The aims of this study were to describe the variability in protein binding of teicoplanin in critically ill patients as well as the number of patients achieving therapeutic target concentrations. This report is part of the multinational pharmacokinetic DALI Study. Patients were sampled on a single day, with blood samples taken both at the midpoint and the end of the dosing interval. Total and unbound teicoplanin concentrations were assayed using validated chromatographic methods. The lower therapeutic range of teicoplanin was defined as total trough concentrations from 10 to 20 mg/L and the higher range as 10-30 mg/L. Thirteen critically ill patients were available for analysis. The following are the median (interquartile range) total and free concentrations (mg/L): midpoint, total 13.6 (11.2-26.0) and free 1.5 (0.7-2.5); trough, total 11.9 (10.2-22.7) and free 1.8 (0.6-2.6). The percentage free teicoplanin for the mid-dose and trough time points was 6.9% (4.5-15.6%) and 8.2% (5.5-16.4%), respectively. The correlation between total and free antibiotic concentrations was moderate for both the midpoint (ρ = 0.79, P = 0.0021) and trough (ρ = 0.63, P = 0.027). Only 42% and 58% of patients were in the lower and higher therapeutic ranges, respectively. In conclusion, use of standard dosing for teicoplanin leads to inappropriate concentrations in a high proportion of critically ill patients. Variability in teicoplanin protein binding is very high, placing significant doubt on the validity of total concentrations for therapeutic drug monitoring in critically ill patients. © 2014 Elsevier B.V. and the International Society of Chemotherapy.

Variability in protein binding of teicoplanin and achievement of therapeutic drug monitoring targets in critically ill patients: Lessons from the DALI Study

Ranieri V. M.;DeRosa F. G.;
2014

Abstract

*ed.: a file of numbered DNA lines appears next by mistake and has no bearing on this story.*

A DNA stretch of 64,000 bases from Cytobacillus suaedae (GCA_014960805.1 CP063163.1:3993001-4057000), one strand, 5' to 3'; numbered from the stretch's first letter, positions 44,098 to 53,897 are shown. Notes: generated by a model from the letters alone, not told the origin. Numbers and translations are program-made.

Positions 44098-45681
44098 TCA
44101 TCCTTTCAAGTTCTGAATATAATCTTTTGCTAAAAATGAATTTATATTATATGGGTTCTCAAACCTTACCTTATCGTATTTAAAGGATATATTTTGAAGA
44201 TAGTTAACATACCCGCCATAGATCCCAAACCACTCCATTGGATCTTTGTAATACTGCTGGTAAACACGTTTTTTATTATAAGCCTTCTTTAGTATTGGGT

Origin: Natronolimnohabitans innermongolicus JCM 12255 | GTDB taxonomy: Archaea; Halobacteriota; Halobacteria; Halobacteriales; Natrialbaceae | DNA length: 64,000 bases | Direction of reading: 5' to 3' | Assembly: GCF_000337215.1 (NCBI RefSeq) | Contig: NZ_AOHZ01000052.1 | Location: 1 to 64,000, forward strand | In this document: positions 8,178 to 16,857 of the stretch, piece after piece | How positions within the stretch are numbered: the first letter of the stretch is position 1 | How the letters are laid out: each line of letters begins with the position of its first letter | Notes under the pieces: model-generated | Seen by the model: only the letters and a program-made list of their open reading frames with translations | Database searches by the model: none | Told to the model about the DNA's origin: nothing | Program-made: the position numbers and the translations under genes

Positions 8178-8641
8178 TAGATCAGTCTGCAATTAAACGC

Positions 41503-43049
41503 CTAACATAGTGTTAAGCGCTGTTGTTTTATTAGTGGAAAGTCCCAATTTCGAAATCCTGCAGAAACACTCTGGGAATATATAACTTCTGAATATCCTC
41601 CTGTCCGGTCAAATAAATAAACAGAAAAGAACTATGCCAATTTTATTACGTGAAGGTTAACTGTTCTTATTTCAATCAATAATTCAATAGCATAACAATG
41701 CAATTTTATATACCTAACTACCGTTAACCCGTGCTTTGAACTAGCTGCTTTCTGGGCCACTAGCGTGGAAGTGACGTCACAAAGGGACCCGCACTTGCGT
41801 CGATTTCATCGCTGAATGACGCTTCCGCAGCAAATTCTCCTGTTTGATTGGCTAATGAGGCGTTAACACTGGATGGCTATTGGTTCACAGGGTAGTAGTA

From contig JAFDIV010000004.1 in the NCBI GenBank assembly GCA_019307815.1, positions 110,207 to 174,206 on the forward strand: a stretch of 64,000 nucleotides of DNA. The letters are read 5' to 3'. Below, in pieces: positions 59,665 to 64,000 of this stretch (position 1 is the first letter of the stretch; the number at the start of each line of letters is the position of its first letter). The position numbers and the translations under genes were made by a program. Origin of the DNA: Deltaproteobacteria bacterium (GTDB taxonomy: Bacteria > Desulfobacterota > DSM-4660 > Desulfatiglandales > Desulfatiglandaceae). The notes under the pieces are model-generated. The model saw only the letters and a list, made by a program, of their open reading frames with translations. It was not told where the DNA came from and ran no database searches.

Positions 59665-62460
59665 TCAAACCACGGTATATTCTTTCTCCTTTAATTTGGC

The aims of this study were to describe the variability in protein binding of teicoplanin in critically ill patients as well as the number of patients achieving therapeutic target concentrations. This report is part of the multinational pharmacokinetic DALI Study. Patients were sampled on a single day, with blood samples taken both at the midpoint and the end of the dosing interval. Total and unbound teicoplanin concentrations were assayed using validated chromatographic methods. The lower therapeutic range of teicoplanin was defined as total trough concentrations from 10 to 20 mg/L and the higher range as 10-30 mg/L. Thirteen critically ill patients were available for analysis. The following are the median (interquartile range) total and free concentrations (mg/L): midpoint, total 13.6 (11.2-26.0) and free 1.5 (0.7-2.5); trough, total 11.9 (10.2-22.7) and free 1.8 (0.6-2.6). The percentage free teicoplanin for the mid-dose and trough time points was 6.9% (4.5-15.6%) and 8.2% (5.5-16.4%), respectively. The correlation between total and free antibiotic concentrations was moderate for both the midpoint (ρ = 0.79, P = 0.0021) and trough (ρ = 0.63, P = 0.027). Only 42% and 58% of patients were in the lower and higher therapeutic ranges, respectively. In conclusion, use of standard dosing for teicoplanin leads to inappropriate concentrations in a high proportion of critically ill patients. Variability in teicoplanin protein binding is very high, placing significant doubt on the validity of total concentrations for therapeutic drug monitoring in critically ill patients. © 2014 Elsevier B.V. and the International Society of Chemotherapy.